For this episode it's going to be another two-for-one special as we will be covering two lives at once, and we will be picking up basically right where we left off.  To jog everyone's memories, when we last left Athens the city had just been dealt a devastating blow in it's war with Sparta.  Athens's lead citizen Pericles had convinced the Athenians to avoid a decisive land battle with the Spartans which would play to the Spartan's strengths, and instead stay behind their city walls and use their large navy to their advantage.However a plague spread within the heavily populated city and claimed the life of Pericles.  The war was not over but the city would need to find new leaders.In this episode, we will take on the lives of two Athenians who would step into the void left behind by Pericles:  these would be Alcibiades and Nicias. Support the show
Coriolanus was an orphan, a Patrician and a Roman with Roman-sized ambitions who wouldn't let anyone get in his way on the road to glory, fame and prominence. Hope you enjoy!Chris & RyanSupport the show
Coriolanus was an orphan, a Patrician and a Roman with Roman-sized ambitions who wouldn't let anyone get in his way on the road to glory, fame and prominence. Hope you enjoy!Chris & RyanSupport the show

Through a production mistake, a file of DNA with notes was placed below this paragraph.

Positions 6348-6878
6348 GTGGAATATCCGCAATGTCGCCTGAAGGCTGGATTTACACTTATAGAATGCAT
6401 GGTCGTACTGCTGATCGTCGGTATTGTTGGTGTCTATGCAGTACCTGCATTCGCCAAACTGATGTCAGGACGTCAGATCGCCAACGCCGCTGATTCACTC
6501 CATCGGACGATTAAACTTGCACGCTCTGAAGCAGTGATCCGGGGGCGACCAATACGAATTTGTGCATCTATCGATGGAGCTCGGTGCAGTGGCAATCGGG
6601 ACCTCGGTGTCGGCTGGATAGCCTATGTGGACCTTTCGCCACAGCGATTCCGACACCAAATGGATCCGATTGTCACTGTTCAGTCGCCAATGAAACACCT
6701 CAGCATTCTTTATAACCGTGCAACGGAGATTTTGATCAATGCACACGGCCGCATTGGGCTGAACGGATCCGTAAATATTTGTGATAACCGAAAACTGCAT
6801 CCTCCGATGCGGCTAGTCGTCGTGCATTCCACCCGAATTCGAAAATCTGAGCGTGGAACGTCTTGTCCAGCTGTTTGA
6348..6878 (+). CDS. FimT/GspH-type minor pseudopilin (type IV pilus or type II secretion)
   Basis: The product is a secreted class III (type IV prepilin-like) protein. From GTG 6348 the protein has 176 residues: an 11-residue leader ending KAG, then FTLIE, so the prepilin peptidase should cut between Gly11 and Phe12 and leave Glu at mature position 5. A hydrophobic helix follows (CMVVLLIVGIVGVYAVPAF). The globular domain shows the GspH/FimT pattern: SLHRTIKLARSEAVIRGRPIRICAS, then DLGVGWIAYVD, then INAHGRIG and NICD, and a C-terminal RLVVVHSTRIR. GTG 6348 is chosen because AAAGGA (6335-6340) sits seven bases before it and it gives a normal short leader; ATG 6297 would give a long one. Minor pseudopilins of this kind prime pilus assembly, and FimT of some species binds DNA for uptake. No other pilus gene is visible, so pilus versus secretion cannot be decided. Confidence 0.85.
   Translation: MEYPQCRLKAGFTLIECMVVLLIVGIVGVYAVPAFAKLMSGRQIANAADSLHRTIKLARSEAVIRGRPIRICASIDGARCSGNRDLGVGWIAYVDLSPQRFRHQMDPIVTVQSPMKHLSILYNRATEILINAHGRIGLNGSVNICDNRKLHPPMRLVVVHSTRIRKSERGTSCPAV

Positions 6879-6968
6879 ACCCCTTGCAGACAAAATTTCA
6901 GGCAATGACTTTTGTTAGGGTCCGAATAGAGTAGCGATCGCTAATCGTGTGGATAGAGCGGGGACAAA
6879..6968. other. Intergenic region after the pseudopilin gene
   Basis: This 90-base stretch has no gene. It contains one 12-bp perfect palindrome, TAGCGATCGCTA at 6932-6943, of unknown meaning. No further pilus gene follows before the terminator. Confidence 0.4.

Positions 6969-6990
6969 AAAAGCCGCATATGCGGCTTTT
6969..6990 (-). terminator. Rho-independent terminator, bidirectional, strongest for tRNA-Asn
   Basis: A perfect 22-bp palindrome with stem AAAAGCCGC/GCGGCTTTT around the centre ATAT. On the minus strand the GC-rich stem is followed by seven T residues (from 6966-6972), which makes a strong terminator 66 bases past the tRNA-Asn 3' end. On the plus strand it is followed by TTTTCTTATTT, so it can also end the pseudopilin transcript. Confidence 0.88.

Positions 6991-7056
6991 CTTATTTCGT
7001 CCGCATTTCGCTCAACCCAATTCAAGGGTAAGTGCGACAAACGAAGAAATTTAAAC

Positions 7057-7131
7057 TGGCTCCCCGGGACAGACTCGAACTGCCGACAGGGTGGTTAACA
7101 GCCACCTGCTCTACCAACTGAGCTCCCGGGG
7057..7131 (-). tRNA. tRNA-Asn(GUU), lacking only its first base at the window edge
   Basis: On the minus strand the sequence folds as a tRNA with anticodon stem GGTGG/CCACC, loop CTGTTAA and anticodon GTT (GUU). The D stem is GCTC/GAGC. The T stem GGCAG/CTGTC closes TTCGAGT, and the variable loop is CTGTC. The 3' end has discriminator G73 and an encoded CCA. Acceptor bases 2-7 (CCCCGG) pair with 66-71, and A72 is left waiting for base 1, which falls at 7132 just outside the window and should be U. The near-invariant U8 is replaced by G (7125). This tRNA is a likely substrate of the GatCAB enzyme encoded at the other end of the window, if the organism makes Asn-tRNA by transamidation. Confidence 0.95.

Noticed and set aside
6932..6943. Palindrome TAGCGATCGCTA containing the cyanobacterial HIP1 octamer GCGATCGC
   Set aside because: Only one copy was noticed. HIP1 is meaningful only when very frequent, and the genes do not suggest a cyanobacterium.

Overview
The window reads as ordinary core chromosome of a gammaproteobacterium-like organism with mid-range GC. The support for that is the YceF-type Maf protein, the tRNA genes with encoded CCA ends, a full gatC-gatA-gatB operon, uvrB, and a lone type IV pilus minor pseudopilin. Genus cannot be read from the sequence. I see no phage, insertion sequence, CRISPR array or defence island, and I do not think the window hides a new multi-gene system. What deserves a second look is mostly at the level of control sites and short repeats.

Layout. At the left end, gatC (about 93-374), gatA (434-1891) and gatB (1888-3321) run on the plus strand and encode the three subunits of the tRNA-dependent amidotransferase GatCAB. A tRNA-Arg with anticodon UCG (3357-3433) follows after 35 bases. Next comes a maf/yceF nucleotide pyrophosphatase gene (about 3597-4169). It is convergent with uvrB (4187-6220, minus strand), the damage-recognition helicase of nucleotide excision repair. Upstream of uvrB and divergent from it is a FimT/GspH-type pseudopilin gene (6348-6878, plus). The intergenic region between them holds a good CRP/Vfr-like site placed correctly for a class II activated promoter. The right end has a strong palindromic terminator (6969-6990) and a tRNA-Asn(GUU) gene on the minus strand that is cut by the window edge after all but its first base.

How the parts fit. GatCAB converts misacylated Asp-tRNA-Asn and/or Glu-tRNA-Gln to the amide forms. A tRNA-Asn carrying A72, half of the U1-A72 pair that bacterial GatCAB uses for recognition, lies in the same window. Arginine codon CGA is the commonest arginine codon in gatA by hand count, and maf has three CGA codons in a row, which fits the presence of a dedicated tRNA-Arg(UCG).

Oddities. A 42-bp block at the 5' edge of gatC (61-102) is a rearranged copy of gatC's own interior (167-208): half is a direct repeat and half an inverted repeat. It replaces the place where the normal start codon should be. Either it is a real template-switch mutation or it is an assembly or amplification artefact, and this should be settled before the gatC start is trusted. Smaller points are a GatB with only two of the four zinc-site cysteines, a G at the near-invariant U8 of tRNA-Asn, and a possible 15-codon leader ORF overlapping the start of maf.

Pericles had reached heights of political power never achieved before in democratic Athens but the threat of war looms on the horizon for both the city and Greece as a whole.Support the show
 With Cimon out of the picture for a while, more democratic figures would step up to fill the leadership vacuum, and Pericles would end up becoming the most prominent of these, eventually establishing a legacy as arguably the greatest statesman in the history of Athens. With Pericles as the lead voice in the Ecclesia, Athens would experience a Golden Age which continues to impress us a full two and a half Millenia later.Support the show
Having narrowly survived the invasion of Xerxes massive Persian army, Athens would lean on the leadership of Cimon as it looks to establish supremacy in the Aegean Sea with a new alliance and a powerful navy.Support the show